Soyuz docks to space station with NASA astronaut and 2 cosmonauts aboard
NASA astronaut Frank Rubio and Roscosmos cosmonauts Sergey Prokopyev and Dmitri Petelin arrived at the International Space Station aboard a Russian Soyuz spacecraft on Sept. 21, 2022.
Frank Rubio joined cosmonauts Sergey Prokopyev and Dmitry Petelin for the launch on Soyuz MS-22.
The first “crew swap” deal since the termination of the space shuttle program more than 15 years ago has resulted in a U.S. astronaut taking off for the International Space Station in a seat on a Russian Soyuz spacecraft.
On Wednesday, Roscosmos, Russia’s state space agency, Sergey Prokopyev, and Francisco “Frank” Rubio of NASA launched together (Sept. 21). At 9:54 a.m. EDT, their Soyuz MS-22 spacecraft launched on a Soyuz-2.1a rocket from Site 31 at the Baikonur Cosmodrome in Kazakhstan (1354 GMT or 6:54 p.m. local time).
The Soyuz crew launched toward the International Space Station for their rendezvous after a nine-minute climb into orbit. In 1:06 p.m. EDT (1706 GMT), Prokopyev, Petelin, and Rubio docked their Soyuz to the Rassvet mini-research module and arrived at the orbiting laboratory. The hatch was opened and the crew entered the ISS at 3:35 PM EDT (1935 PM GMT).
Prokopyev, Petelin, and Rubio will join the Expedition 67 crew, which also includes commander Oleg Artemyev, cosmonauts Denis Matveev and Sergey Korsakov, NASA astronauts Bob Hines, Kjell Lindgren, and Jessica Watkins, and European Space Agency astronaut Samantha Cristoforetti, once the pressure has had time to equalize on both sides of the spacecraft’s hatches.
Rubio, Petelin, and Prokopyev are expected to remain in orbit for six months.
In an August NASA news conference, Rubio stated, “I believe we are all tremendously enthused about the overall endeavor.” “We all seem thrilled to possibly take part in the EVAs, or spacewalks, for which we spend a lot of time practicing. And there are some very interesting medical experiments that I’m looking forward to, like the biofabrication experiment, which holds up the possibility of being able to create human organs, which would be just wonderful in terms of our ability to treat human sickness here on Earth.”
“When you stop to think about it, those kinds of things are almost mind-blowing. And it’s really thrilling that we can contribute in a tiny but meaningful manner to making things a reality “added he.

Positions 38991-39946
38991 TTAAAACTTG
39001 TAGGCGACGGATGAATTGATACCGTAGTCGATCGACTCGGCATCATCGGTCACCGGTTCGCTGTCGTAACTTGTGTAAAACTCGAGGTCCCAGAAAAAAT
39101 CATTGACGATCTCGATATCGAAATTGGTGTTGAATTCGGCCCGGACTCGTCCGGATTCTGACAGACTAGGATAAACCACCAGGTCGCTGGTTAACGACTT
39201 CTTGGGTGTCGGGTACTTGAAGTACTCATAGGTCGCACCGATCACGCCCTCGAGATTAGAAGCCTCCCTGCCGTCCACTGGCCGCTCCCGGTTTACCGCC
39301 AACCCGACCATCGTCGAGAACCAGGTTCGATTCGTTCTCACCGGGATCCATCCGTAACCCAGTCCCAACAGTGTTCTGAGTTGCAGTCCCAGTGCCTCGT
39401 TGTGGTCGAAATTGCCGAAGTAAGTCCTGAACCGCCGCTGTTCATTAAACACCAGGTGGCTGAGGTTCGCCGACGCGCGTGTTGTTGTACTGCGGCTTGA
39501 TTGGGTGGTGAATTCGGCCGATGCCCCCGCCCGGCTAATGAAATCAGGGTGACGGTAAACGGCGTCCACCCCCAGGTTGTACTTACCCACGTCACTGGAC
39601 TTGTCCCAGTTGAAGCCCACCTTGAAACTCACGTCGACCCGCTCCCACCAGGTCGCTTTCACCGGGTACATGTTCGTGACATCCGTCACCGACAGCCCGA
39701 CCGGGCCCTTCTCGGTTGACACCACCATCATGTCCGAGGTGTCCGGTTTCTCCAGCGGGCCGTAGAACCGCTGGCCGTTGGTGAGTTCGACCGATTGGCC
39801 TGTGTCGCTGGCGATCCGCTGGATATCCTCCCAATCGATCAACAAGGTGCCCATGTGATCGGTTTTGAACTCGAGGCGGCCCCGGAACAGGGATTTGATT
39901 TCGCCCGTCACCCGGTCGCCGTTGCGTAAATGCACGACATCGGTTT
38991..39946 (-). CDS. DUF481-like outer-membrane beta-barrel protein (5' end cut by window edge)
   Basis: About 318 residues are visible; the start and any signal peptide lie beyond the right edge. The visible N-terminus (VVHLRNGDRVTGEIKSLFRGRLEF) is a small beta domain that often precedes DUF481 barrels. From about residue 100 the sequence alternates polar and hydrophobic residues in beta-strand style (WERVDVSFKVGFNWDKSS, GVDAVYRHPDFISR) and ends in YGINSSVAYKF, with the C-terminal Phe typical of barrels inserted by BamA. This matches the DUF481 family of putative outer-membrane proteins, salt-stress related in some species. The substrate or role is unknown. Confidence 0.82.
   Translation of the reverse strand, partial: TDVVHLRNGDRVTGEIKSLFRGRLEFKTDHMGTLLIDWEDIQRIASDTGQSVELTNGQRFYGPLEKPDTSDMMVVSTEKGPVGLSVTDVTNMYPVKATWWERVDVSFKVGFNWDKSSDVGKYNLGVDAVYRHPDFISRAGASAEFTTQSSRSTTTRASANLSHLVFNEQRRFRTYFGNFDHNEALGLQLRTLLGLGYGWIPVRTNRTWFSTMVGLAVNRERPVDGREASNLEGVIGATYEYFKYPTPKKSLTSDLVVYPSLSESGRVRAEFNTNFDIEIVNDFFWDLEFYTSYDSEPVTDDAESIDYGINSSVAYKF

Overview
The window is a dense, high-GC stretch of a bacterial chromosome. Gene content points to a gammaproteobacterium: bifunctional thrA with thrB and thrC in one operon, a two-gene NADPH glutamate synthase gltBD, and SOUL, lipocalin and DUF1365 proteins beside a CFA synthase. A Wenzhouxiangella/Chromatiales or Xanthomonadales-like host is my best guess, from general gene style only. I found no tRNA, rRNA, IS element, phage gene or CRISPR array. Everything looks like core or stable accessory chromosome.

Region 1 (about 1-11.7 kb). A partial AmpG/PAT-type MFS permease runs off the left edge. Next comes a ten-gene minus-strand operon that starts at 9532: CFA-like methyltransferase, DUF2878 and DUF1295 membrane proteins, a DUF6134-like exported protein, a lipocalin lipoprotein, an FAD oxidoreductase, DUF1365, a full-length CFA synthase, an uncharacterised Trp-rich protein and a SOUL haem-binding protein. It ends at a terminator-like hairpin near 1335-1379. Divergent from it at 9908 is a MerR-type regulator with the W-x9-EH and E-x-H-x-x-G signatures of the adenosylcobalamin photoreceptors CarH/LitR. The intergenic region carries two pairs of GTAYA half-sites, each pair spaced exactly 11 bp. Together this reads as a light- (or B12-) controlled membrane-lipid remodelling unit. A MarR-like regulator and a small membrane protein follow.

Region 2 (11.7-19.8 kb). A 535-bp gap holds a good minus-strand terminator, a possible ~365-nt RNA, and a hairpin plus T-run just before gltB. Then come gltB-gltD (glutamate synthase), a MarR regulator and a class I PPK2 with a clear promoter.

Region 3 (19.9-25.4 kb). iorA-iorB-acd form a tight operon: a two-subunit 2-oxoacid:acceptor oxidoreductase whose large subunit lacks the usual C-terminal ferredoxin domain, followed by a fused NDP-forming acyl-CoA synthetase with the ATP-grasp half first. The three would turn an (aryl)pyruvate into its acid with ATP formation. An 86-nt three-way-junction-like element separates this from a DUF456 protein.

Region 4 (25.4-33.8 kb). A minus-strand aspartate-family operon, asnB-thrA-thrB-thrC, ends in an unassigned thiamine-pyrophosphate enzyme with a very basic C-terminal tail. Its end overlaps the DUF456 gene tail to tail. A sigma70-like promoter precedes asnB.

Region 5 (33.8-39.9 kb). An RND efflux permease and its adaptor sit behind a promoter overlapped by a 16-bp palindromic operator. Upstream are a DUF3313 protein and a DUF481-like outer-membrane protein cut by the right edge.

After a ceremony on September 28 to transfer over command to Cristoforetti, who will become the first European woman to command a space station crew, Prokopyev, Petelin, and Rubio will transition to Expedition 68.
But Cristoforetti’s reign as commander won’t last long. On SpaceX’s Crew Dragon “Freedom,” she will travel to Earth in October alongside Hines, Lindgren, and Watkins. According to current plans, they will depart after the arrival of NASA astronauts Nicole Mann and Josh Cassada, JAXA astronaut Koichi Wakata, and Anna Kikina, the sole female cosmonaut for Roscosmos, on SpaceX’s Dragon “Endurance.”
Before she returns to Earth, Cristoforetti will give Prokopyev the reins of leadership.
Under the terms of a new crew exchange agreement between NASA and Roscosmos, Rubio and Kikina’s trips to space were organized. Assuring there is always at least one American astronaut and one Russian cosmonaut onboard the station—a requirement for maintaining the complex’s full operational capability—the two space agencies fly each other’s crew members.
According to Rubio, “I think this crew exchange truly shows the continued work of the fantastic teams on both sides and incredible people who made this possible.” “I believe it’s critical that human spaceflight and exploration—something that both agencies are extremely passionate about—remain a form of diplomacy and partnership where we can find common ground and keep achieving things together, especially when we’re at moments of potential attention elsewhere.”
Rubio’s flight on the Soyuz was exchanged for Kikina’s flight on the Dragon of SpaceX. The crew exchange substitutes the need for NASA to buy seats from Russia, which was last in use while NASA was still operating its winged space shuttles. NASA acquired 71 seats aboard Russian Soyuz spacecraft between 2006 and 2020 for an average price of $56.3 million per (or $3.9 billion overall).
Prokopyev, 47, is on his second space journey. He spent 197 days in space in 2018 as a flight engineer on the station’s 56th and 57th mission crews.
Rubio, 46, and Petelin, 39, are making their first trip into space. Five years before Rubio, a U.S. Army flight surgeon, started his training to become a NASA astronaut, Petelin was chosen as a cosmonaut in 2012.
The Soyuz MS-22 is Russia’s 68th and 151st Soyuz launches towards the International Space Station since 2000.
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